In case you’re just tuning in here to AinW, you’ll need to be updated on my life-changing transition, currently underway.
Oh, so very underway.
Like a nuclear submarine underway.
While pondering my return to Tennessee and new adventures in the East (read: hillbilly) part of the state, I thought I’d do a little internet research (I’ve said it before, and I’ll say it again…that internet’s here to stay, I think) about the various cities in my upcoming home state.
Here’s what I’ve found: the names of Tennessee cities fall into 3, major categories.
1. You got your city names that we stole from somewhere else. ‘Cuz that’s how we roll.
Alamo – isn’t this in San Antonio?
Athens – um, Greece?
Carthage – isn’t this…somewhere else? Over there, somewhere?
Moscow – Russia?
South Pittsburg – because the regular Pittsburg is the “north” one, lest we be confused for those darn Yankees.
Troy – didn’t they have that big, wooden horse here? And Brad Pitt?
Sparta – again with the city-states. What are we trying to say here?
Oakland – um, Raiders? Is that where they are?
Paris – seriously? Now, we’re just being ridiculous.
Savannah – now, I’ve been to Savannah, Georgia. All they have there are mosquitoes. Swarms and swarms of mosquitoes.
Jamestown – Pocahontas? Captain John Smith? Wampum, anyone?
Portland – isn’t that on the West Coast?
Cleveland – rocks!
2. Cities that fight the Battle of the Villes versus the Vulls.
Here’s the deal: we Tennesseans like our -villes, but there’re strict pronunciation rules that, if violated, scream, “I’M NOT FROM AROUND HERE!” (See South Pittsburg reference above.) For example, Knoxville is a Vull. We say, “knocks-vull”, emphasis on the first syllable. On the other hand, Shelbyville is a Ville. We say, “shell-bee-ville”, emphasis on the first syllable again.
Here’s the breakdown:
Adamsville – Ville
Brownsville – Vull
Fayetteville – Vull
Hartsville – Vull
Knoxville – Vull
Louisville – Vull
Maryville – Vull
Lynnville – Vull
McMinnville – Vull
McLemoresville – Ville
Milledgeville – Ville
Pikeville – Vull
Rossville – Vull
Cookville – Vull
Crossville – Ville
Hendersonville – Ville
Shelbyville – Ville
Smithville – Vull
There are people, native Tennesseans, who would disagree with me on these pronunciations. We call those people “Frequent Visitors to Lynchburg (see below)”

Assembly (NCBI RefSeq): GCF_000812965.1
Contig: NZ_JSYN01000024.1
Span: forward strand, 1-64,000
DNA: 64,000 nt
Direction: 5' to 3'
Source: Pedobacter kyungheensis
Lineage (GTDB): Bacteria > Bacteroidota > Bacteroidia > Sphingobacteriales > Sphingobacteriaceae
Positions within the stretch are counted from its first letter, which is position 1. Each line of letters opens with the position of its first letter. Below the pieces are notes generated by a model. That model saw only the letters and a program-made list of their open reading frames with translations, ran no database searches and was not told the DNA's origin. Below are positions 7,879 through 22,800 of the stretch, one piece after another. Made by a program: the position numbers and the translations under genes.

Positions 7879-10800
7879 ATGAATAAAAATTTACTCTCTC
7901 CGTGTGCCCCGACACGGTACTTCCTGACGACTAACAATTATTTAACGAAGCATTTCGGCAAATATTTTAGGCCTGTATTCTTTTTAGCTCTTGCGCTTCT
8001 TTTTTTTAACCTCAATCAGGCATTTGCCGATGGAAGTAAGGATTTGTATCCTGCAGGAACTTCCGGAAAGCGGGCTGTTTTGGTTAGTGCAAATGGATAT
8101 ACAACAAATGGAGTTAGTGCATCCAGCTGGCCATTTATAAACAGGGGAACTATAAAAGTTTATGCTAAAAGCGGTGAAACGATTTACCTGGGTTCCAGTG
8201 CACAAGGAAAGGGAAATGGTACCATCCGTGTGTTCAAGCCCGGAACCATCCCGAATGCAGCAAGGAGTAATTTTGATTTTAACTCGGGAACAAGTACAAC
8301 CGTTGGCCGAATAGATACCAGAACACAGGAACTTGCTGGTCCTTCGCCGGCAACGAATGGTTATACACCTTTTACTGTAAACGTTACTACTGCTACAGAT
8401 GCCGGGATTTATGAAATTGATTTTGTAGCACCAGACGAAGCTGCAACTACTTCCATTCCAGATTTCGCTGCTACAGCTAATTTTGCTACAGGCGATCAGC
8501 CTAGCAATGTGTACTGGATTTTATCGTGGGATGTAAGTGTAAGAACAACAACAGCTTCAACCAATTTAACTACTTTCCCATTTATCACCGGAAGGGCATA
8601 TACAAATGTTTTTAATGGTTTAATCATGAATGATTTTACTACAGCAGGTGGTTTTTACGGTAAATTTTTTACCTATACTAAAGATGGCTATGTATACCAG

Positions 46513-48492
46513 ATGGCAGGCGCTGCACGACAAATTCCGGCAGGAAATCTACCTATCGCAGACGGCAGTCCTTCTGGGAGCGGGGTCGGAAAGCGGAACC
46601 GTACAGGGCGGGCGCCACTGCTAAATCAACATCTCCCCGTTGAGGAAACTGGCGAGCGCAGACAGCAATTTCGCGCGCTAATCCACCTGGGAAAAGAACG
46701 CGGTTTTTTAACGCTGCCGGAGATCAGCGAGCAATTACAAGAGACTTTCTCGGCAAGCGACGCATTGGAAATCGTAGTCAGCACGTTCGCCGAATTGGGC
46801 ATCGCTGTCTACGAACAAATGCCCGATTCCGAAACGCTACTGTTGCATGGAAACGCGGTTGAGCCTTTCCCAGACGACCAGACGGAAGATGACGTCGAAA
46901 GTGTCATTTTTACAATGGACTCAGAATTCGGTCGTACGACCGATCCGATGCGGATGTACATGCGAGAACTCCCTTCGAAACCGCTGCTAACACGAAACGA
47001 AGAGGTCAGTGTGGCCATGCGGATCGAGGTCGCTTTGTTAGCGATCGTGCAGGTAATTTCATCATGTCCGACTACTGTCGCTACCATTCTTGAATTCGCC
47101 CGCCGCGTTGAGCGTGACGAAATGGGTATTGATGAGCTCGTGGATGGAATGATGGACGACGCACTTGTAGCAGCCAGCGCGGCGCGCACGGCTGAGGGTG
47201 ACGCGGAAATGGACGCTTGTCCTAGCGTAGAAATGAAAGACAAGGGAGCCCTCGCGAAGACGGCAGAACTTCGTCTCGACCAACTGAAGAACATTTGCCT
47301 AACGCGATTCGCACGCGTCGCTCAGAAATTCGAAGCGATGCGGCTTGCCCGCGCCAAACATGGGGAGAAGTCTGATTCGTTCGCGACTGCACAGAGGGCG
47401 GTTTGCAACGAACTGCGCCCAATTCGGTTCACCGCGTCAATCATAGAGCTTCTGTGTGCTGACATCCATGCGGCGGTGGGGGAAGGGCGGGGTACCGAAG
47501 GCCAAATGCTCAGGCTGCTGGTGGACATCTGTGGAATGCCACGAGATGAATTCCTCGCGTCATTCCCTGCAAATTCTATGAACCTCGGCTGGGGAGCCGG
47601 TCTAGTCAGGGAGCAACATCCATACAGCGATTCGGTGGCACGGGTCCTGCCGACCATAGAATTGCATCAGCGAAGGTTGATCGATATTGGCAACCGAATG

3. Cities whose names are weird or, in some way, otherwise interesting.
Bean Station – now, here’s the thing: if Big Daddy heard this word combination, he would think it’s a restaurant and want to go. Then, he’d have to sleep outside with Laila-Dog for a multitude of nights we’d refer to as a Recovery Period. Who thought this was a good idea, naming a city Bean Station? Had to be a dude.
Bell Buckle – prior to this research, I was unaware that bells did, in fact, have buckles. Who knew?
Bucksnort – “Yes, sir, that’s right. My address is 5543 Smith Road, Bucksnort, Tennessee. Sir? Why are you laughing, sir? I’m trying to conduct a serious, banking transaction! Well, of all the nerve! Darn Yankee.”
Algood – I wanna live here. It’s all good.
Belle Meade – the quintessential Southern city name.
Big Sandy – somebody forgot the noun. Big, sandy what?
Bulls Gap – I don’t mean to be ugly, but I don’t really want to know what’s in a bull’s gap. But the voyeur in me had to look. Here’s what I found. Isn’t she precious? I love old people!
Church Hill – it’s been my experience that all hills in the South are “church” hills.
Holenwald – let’s just call it what it is..a hole in the wall.
Lewisburg – my town!
Red Boiling Springs – hmmm…the name just makes you want to move there, doesn’t it? Wonder why they didn’t go for “Scalding Lava”?
Sharon – that’s the name of my mama.
Lynchburg – yes, this is where they make Jack Daniels. No, I will not send you some.
Huntland – between the lynching (above) and the hunting (here), should I be nervous?
Breaking the Scripts,